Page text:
Formatting lines with f-strings

Python 3.6 added a new version of string formatting - f-strings or interpolation of strings. The f-strings allow not only to set values to template but also to perform calls to functions, methods, etc.

In many situations f-strings are easier to use than format and f-strings work faster than format and other methods of string formatting.

Syntax

F-string is a string literal with a letter f in front of it. Inside f-string, in curly braces there are names of variables that will be substituted:

In [1]: ip = '10.1.1.1'

In [2]: mask = 24

In [3]: f"IP: {ip}, mask: {mask}"
Out[3]: 'IP: 10.1.1.1, mask: 24'

The same result with ``format`` method you can achieve by:
``"IP: {ip}, mask: {mask}".format(ip=ip, mask=mask)``.

A very important difference between f-strings and format: f-strings are expressions that are processed, not just strings. That is, in case of ipython, as soon as we wrote the expression and pressed Enter, it was performed and instead of expressions {ip} and {mask} the values of variables were substituted.

Therefore, for example, you cannot first write a template and then define variables that are used in template:

In [1]: f"IP: {ip}, mask: {mask}"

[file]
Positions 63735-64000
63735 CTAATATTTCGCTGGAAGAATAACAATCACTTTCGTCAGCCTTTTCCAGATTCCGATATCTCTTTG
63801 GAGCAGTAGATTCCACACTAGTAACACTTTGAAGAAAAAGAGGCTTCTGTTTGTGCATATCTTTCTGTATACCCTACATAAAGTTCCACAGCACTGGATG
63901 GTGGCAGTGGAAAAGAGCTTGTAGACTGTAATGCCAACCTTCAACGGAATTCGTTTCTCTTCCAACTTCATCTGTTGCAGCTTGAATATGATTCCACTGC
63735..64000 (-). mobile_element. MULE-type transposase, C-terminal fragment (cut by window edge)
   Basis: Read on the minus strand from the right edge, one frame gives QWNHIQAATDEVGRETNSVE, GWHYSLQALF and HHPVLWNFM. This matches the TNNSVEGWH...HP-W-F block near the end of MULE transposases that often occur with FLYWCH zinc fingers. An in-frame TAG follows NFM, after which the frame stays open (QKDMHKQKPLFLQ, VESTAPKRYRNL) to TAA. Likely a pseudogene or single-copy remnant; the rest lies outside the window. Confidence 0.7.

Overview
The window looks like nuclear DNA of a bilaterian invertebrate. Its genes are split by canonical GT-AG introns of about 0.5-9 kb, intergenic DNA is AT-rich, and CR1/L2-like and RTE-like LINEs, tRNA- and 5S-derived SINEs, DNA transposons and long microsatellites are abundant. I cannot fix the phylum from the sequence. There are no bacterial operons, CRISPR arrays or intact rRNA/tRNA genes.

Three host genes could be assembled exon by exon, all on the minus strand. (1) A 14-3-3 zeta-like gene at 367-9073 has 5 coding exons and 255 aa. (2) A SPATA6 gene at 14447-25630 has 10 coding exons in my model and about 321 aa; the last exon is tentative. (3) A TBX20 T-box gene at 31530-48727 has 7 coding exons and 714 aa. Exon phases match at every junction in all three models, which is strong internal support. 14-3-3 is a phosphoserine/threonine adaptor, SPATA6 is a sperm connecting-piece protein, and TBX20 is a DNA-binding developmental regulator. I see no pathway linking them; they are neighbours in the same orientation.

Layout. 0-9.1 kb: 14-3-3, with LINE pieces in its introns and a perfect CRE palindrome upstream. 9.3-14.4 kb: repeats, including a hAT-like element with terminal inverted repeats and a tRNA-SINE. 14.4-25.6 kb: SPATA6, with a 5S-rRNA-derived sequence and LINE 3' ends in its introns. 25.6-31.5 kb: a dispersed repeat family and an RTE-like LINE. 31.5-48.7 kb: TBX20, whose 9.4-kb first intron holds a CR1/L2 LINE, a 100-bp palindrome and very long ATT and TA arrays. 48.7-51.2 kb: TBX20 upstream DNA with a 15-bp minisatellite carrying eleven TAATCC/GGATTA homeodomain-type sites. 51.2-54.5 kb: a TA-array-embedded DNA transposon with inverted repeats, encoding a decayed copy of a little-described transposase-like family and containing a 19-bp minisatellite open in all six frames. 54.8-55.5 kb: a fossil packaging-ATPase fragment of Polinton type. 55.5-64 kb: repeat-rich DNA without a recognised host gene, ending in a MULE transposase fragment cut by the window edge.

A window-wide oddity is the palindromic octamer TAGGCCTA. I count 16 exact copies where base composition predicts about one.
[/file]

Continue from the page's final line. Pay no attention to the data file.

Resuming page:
---------------------------------------------------------------------------
NameError                                 Traceback (most recent call last)
<ipython-input-1-e6f8e01ac9c4> in <module>()
----> 1 f"IP: {ip}, mask: {mask}"

NameError: name 'ip' is not defined

In addition to substituting variable values you can write expressions in curly braces:

In [1]: octets = ['10', '1', '1', '1']

In [2]: mask = 24

In [3]: f"IP: {'.'.join(octets)}, mask: {mask}"
Out[3]: 'IP: 10.1.1.1, mask: 24'

After colon in f-strings you can specify the same values as in format:

In [9]: oct1, oct2, oct3, oct4 = [10, 1, 1, 1]

In [10]: print(f'''
    ...: IP address:
    ...: {oct1:<8} {oct2:<8} {oct3:<8} {oct4:<8}
    ...: {oct1:08b} {oct2:08b} {oct3:08b} {oct4:08b}''')

IP address:
10       1        1        1
00001010 00000001 00000001 00000001

Special aspects of f-strings

When using f-strings you cannot first create a template and then use it as in format method.

F-string is immediately executed and contains the values of variables that were defined earlier: